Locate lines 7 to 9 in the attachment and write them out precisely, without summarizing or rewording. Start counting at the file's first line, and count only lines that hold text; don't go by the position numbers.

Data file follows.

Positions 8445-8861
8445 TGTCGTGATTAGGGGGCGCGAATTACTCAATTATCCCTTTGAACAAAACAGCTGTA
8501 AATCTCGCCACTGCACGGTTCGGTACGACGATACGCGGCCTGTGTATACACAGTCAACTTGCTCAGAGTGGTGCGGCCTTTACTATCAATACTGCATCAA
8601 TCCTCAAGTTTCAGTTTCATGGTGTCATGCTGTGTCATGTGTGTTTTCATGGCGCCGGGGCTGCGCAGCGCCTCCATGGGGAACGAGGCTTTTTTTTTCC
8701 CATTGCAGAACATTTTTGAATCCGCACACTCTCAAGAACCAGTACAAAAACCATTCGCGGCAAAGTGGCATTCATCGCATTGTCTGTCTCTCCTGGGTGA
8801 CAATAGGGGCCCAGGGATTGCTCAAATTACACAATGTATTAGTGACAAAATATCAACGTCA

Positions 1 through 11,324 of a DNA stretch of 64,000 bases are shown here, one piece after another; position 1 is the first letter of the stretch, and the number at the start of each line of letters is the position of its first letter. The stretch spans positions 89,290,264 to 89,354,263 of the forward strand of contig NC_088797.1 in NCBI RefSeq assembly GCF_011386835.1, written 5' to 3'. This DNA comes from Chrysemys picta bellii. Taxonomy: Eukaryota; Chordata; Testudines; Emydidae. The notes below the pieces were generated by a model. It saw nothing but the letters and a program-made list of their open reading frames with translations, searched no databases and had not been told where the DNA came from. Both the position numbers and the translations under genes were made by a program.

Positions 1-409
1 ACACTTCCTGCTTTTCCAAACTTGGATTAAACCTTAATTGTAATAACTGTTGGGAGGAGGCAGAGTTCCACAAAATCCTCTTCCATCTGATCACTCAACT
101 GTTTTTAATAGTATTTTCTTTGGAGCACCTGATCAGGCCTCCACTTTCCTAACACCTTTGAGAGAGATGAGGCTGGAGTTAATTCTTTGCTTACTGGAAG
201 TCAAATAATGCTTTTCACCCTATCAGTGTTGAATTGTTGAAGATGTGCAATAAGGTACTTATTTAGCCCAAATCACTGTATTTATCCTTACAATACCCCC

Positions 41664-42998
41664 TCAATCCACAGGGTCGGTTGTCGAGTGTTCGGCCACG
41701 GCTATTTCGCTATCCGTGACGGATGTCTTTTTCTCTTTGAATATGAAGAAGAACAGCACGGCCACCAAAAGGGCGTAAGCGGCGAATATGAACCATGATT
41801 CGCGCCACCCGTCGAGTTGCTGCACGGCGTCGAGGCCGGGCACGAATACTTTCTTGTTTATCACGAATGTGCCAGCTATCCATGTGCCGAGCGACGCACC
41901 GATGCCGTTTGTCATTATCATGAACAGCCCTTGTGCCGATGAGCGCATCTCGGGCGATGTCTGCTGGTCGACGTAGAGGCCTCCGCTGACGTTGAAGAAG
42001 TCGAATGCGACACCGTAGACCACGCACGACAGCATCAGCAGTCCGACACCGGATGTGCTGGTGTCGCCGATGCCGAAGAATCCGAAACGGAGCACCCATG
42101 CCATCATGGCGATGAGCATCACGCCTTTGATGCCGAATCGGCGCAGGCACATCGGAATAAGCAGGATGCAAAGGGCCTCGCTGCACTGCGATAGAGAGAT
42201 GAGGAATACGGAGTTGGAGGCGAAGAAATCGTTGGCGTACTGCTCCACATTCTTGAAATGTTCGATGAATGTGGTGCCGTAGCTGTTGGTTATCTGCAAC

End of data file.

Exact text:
Positions 1 through 11,324 of a DNA stretch of 64,000 bases are shown here, one piece after another; position 1 is the first letter of the stretch, and the number at the start of each line of letters is the position of its first letter. The stretch spans positions 89,290,264 to 89,354,263 of the forward strand of contig NC_088797.1 in NCBI RefSeq assembly GCF_011386835.1, written 5' to 3'. This DNA comes from Chrysemys picta bellii. Taxonomy: Eukaryota; Chordata; Testudines; Emydidae. The notes below the pieces were generated by a model. It saw nothing but the letters and a program-made list of their open reading frames with translations, searched no databases and had not been told where the DNA came from. Both the position numbers and the translations under genes were made by a program.

Positions 1-409
1 ACACTTCCTGCTTTTCCAAACTTGGATTAAACCTTAATTGTAATAACTGTTGGGAGGAGGCAGAGTTCCACAAAATCCTCTTCCATCTGATCACTCAACT